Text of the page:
The Progesterone Phase
STARTS: At ovulation, which happens around Day 14 of your cycle (that's 14 days after the first day of your period for many women, though cycles vary).
LASTS: Roughly two weeks.
FUNCTION: The body shifts gears to protect any possible pregnancy.
BENEFITS: Progesterone is calming and sedating; you'll feel more contemplative.
RED FLAGS: Sluggishness and emotional volatility are possible.
WHAT HAPPENS: The progesterone phase begins at ovulation, around Day 14 of your cycle (or two weeks after your period starts). The body releases each egg from its own protective sack, called the follicle. As the egg waits for fertilization, the sack turns into the corpus luteum, a temporary endocrine gland that exists to pump progesterone into the system, which it does for two weeks. The progesterone phase is wise, protective Minerva. "Ovulation occurs, and your body assumes there's a pregnancy, so it starts marshaling forces to protect the embryo," explains Booth. "You become more insulin resistant in order to increase the availability of blood sugar to the assumed fetus. Metabolically, you need to be careful." If there's no baby, your body sheds the uterine lining to prepare for next time. "The goddesses depart around Day 25, and hormone levels drop," Booth says.
STRENGTHS TO HARNESS: Honor the reflective nature and inward energy you're experiencing. "This is an excellent opportunity to see the beauty of yourself as a vessel," Booth says, "whether you become pregnant or not."
PITFALLS TO AVOID: The drop in hormone levels at the end of the progesterone phase leads to a withdrawal, notes Brizendine, causing the mood changes associated with PMS. "As the calming hormone progesterone declines in the brain, you can become more irritable," she explains. "About 80 percent of women will cry more easily and have angry outbursts." Brizendine counsels her couples to avoid conflict now. Important discussions, relationship confrontations, and life-altering decisions can wait. "I tell them to write their issues on three-by-five cards and discuss them after the period starts," she says.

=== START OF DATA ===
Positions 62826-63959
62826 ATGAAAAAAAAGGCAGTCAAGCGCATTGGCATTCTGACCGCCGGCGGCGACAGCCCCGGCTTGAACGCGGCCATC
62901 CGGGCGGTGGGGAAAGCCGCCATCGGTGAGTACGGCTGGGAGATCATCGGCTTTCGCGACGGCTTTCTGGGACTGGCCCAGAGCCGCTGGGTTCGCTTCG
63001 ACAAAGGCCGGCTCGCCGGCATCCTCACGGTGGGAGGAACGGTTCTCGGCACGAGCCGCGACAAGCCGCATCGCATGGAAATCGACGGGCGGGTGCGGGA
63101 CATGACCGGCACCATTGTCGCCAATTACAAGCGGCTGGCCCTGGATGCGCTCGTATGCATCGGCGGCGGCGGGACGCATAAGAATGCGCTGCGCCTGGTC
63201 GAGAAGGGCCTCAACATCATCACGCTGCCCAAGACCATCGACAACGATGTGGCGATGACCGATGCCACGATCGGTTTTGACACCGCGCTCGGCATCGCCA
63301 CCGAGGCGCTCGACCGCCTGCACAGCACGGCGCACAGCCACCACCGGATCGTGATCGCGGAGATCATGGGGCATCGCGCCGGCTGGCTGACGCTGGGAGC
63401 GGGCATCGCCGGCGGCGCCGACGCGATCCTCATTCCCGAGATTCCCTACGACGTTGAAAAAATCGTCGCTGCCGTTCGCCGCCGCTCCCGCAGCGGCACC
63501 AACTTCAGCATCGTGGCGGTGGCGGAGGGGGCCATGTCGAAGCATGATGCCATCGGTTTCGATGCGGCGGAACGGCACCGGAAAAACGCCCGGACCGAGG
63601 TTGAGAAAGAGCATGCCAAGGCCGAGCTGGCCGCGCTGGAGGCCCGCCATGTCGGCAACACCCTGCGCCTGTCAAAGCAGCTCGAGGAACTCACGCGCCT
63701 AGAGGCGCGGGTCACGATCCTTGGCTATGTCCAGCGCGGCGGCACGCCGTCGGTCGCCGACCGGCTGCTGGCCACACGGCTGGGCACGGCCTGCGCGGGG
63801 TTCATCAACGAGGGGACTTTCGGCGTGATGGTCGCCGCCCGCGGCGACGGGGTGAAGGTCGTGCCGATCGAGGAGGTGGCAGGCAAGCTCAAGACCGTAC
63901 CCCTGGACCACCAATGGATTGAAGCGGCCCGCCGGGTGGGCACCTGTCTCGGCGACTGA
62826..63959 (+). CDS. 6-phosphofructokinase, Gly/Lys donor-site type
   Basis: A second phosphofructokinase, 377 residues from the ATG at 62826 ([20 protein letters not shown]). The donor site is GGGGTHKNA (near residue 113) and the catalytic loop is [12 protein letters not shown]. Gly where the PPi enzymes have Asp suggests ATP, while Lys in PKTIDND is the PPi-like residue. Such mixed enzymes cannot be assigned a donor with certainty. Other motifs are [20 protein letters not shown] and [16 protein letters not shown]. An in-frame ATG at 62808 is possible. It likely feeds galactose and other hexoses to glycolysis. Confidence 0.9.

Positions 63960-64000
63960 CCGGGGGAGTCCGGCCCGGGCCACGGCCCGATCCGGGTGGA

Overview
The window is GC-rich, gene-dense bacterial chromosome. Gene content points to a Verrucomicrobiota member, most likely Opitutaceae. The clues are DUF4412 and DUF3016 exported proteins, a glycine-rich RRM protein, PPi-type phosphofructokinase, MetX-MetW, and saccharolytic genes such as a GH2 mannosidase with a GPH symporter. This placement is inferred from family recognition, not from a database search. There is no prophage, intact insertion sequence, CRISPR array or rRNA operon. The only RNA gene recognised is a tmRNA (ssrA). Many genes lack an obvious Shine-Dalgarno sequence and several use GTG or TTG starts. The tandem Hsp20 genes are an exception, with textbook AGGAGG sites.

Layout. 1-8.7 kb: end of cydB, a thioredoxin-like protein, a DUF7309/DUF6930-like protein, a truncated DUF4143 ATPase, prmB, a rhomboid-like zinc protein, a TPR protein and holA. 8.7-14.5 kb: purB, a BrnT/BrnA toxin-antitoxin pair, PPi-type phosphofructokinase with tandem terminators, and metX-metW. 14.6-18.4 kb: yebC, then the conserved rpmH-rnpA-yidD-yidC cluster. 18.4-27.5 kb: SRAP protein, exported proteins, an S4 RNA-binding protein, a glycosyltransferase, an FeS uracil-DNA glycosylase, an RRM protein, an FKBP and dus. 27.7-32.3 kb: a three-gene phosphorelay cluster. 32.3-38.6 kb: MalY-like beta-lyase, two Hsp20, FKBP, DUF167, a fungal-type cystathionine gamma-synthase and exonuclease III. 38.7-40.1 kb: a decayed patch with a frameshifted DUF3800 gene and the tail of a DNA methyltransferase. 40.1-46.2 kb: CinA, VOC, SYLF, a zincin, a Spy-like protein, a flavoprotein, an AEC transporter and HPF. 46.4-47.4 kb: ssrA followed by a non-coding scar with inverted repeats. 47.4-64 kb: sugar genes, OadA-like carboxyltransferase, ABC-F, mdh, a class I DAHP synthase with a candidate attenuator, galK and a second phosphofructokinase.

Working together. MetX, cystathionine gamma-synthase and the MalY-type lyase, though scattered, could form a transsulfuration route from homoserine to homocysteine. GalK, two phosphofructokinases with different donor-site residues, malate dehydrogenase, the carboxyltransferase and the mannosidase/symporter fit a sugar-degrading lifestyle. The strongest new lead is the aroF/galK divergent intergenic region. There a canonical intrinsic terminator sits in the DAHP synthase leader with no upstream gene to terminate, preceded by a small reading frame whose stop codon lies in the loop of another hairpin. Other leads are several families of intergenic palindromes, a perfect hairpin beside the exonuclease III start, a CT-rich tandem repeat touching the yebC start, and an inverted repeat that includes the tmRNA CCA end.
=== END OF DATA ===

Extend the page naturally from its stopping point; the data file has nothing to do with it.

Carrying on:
FOODS TO EAT: "Since progesterone increases insulin resistance, eat whole-grain carbs and plenty of protein," says Booth. "Beans and hummus are especially good." If bloating is a problem, cut salt and eat potassium-rich foods like bananas, potatoes, beets, winter squash, and vitamin-fortified cereal," says Stram. And don't eat excess calories right now, says Lona Sandon, R.D., spokesperson for the American Dietetic Association.
GAMES TO PLAY: Get plenty of cardiovascular exercise to offset the increase in appetite of this phase. "If you're concerned about weight gain, increase your exercise by 15 minutes a day," says Brizendine. Stick to low-intensity, long-duration cardio, suggests Barrett. Yoga is especially good for stress you may feel during the second half of the menstrual cycle, when sensitivity is high.
SUPPLEMENTS TO TAKE: Phytoestrogen supplements can offset the negative metabolic effects of progesterone, and moderate the withdrawal from estrogen, says Booth. She recommends 50 to 70 mg of a mixed isoflavone supplement (such as Estroven) once daily throughout your period and progesterone phases. If PMS is a problem, Stram suggests chasteberry (or vitex), which can ease breast tenderness, edema, and constipation. It also has mood-enhancing effects. Take 20 to 40 mg a day during the mid–cycle. For another mood enhancer, try vitamin B6. Take 50 to 100 mg three days before menstruation; stop three days after bleeding starts.
The Progesterone Phase